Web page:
You could lament lack of infrastructure, ambition, initiative or sheer hunger but the likes of Neeraj Chopra and G Lakshmanan are marching through the swamps armed with just their talent and a relish for the big stage. On the last day of the Asian Athletics Championships, in front of a roaring, cheering crowd of 10,000, both brought a touch of class and keen competition.
For the fans, who had probably never seen a combative javelin face-off experienced exactly why Neeraj Chopra is rated so highly. The Junior World Champion and the new poster-boy of Indian athletics didn’t let fans down as he came back strongly after a poor start to decimate rivals on his last throw and pick up the gold. In fact, the top three finishers which included Davinder Singh Kang broke the meet record of Japan’s Y Murakami (83.27m) set in 2011.
After the 800m disaster where Tintu Luka didn’t finish the race and then Archana Adhav was disqualified after finishing with the gold, Neeraj’s first throw was a foul. It didn’t augur well. The javelin is a technical event that mixes power with the perfect throwing arm and ability.
Neeraj’s release angle and the speed was not where he would have wanted it. “I knew I was doing something wrong in my first three throws,” said Neeraj later. In fact, his 2nd and 3rd throw were a disappointing 78.59m and 78.54m. In the throws, it’s slightly easy to comeback as just one throw can bring all the co-ordination back – especially the angle of release with the prevailing wind. The Kalinga Stadium is not your typical circular stadia. Towards the throwing end, the walls don’t jut up. And with a lack of wind speed on Sunday, throwers needed more power and rhythm.
Davinder Singh Kang, under a dope cloud after testing for marijuana recently, was lucky to be competing at all. Marijuana was found in his urine sample collected during the 3rd Indian Grand Prix athletics championships in Delhi on 15 May. The suspension didn’t come about as marijuana falls under the “specified substance” category in the World Anti-Doping Agency’s (WADA) prohibited list of the performance-enhancing drugs.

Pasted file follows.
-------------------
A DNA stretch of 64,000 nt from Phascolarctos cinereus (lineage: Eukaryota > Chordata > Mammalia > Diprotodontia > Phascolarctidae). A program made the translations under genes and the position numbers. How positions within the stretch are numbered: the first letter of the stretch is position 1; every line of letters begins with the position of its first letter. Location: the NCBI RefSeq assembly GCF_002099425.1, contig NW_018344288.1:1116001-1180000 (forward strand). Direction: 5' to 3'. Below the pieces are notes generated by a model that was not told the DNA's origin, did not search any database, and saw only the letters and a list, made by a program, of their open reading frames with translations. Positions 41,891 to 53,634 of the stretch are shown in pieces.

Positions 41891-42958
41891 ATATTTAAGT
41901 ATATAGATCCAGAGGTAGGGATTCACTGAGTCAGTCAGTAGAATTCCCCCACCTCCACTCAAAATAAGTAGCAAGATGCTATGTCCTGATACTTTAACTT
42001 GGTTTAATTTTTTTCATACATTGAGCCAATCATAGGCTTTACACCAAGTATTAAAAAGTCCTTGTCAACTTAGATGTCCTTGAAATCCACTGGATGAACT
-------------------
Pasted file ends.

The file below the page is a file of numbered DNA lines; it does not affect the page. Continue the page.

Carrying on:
Kang was allowed to participate by the Athletics Federation of India. And with a second throw of 81.56m, he had thrown the gauntlet to the rest of the competitors. Qatar’s Ahmed Ahmed Ba threw 81.53m and the fans were just getting warmed up. Javelin events sometimes take up to two hours and it’s only after the first three throws that the crowd gets behind their favourite.
Neeraj opened up the contest with his 4th throw of 83.06m, pumped the air to walk confidently back to the bench. The rhythm was back. Kang stood at the top of his mark, asking fans to start cheering. His 4th throw was almost perfect in its execution and landed at 83.29m.
The contest was now on between India’s top two throwers and with Qatar’s Ahmed in the mix, this only promised a fiery end. Chopra’s fifth was a disappointing 80.99m. The Haryana youngster was staring down the barrel. Both Kang and Ahmed were ahead of him. Chopra, 5th in the Diamond League in Paris before landing in Bhubaneswar didn’t come to the AAC to walk back with a bronze. “At that moment, I knew it had to be the last throw or the gold was gone,” said Neeraj later.
Ahmed and Kang had already broken the Meet Record of 83.27m of Japan’s Murakami set in 2011. Now it was up to Chopra’s last throw. Waving his arms, he got the fans into the act. The run was perfect. The back foot taking the force as Chopra released the spear. For a second it appeared that the force wasn’t there. But the arc built up and the javelin’s aerodynamics came into play. Recovering from his follow through, Chopra knew instantly that this was a Big One. As the spear landed, he punched the air and did a skip and jump. After an excruciating delay of ten seconds, the scoreboard flashed 85.23m. The Champion had delivered; when it mattered.
Kang still had a throw. The Army man could pull out a rabbit from his hat. In the Grand Prix at Patiala, Kang had thrown 84.57m. Could he go further? Everything seemed perfect in his run-up. But 80.29m wasn’t really enough to change the scoresheets. Neeraj Chopra, Indian javelin’s top seed had won the gold; his 2nd big international medal after the win at the Junior World Championships. At the moment, form and his state of mind seem perfect for his entry on the world’s biggest stage – The World Athletic Championships.
“It was a bad start today,” said Chopra winning the gold. “I wasn’t feeling too good. Nothing physical but I wasn’t there in the competition. The 4th throw brought me back and I felt good after that. All I needed was to run in well and throw without taking any risks. But on the last throw, I knew I had to push the shoulder and well, for gold I did that and I won.”